© 2009 Elroy Art Agency, Inc. All rights reserved. | TERMS OF USE

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George Perrou’s artistic vision is rooted in those elements of his childhood which areshared with many of the baby-boomers. George’s little-boy imagination was ignited by visions of space-race machinery, and with the new amorphous and other-worldly shapes that came with it and became popularized in new industrial designs found in the everyday products of his family home. Being drawn to these shapes and colors as envisioned by Calder, Miro and Kandinsky, Perrou has re-imagined them onto the canvas with his own colorful versions of reality. “I find painting to be meditative, much like raking a Zen garde,” says Perrou “it transports me as if traveling, but like stepping instead into another world.”

With his paintings, Perrou has satisfied a strong urge to create something from nothing. After “listening to the whisper” calling George to his art, it took years and maturity for him to quiet the noises of life enough to be able to hear it clearly and respond. He relays a lifetime of stories onto the canvas with eloquence, never having to fabricate of force one to tell. The works’ appeal is as much about how it makes people feel as it is about how it looks to them. Perrou’s paintings are eccentric metaphors and architectural landscapes - amalgams of the real and the surreal. Inspired by mid-century animation and painted with retro and modern colors, George’s art evokes reminiscence to the giddy, Saturday mornings of ‘a better time’ filled with the Hana-Barbera and Warner Bros. cartoons of our youth.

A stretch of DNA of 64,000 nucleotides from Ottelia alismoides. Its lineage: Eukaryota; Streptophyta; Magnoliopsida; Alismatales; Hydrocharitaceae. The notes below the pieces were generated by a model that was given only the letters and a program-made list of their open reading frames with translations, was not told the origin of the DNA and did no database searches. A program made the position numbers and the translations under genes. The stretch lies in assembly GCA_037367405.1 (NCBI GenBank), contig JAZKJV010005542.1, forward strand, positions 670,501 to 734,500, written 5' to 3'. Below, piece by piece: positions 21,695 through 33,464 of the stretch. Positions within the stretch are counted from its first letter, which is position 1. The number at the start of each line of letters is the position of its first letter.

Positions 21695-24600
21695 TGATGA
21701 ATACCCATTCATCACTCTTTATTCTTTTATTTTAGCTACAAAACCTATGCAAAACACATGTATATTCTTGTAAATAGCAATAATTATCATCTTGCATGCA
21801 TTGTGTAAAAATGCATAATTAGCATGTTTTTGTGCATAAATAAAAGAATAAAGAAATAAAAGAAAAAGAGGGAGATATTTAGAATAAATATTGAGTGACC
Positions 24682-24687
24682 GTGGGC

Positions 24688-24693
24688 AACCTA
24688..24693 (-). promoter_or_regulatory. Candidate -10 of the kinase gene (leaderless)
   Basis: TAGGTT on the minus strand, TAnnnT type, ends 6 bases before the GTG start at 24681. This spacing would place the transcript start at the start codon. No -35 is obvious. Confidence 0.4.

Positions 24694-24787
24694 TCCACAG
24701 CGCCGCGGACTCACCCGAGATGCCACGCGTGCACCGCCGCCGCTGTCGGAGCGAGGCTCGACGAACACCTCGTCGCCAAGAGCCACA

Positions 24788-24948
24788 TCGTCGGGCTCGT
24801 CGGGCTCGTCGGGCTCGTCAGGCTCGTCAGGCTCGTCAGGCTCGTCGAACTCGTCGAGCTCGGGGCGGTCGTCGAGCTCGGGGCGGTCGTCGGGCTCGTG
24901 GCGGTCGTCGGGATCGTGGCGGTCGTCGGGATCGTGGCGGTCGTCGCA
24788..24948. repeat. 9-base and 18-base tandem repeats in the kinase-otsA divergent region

George paints his anthro-morphic landscapes and images with a flow-ofconsciousness technique; drawing upon things he sees and feels infused with a subconscience library of imagery built since childhood. Working on at least two paintings concurrently, Perrou allows inspiration to dictate the brushstrokes until partway created, then stepping back to determine how to best finish the canvas with balance and structure on a more technical plane. “And because I find approaching the work from pre-determined thoughts and sketches much like trying to nail Jell-O© to a wall,” says Perrou “the image on the canvas instead morphs into what it is to be with little conscious direction from me…and even I am often surprised at what it has become.”
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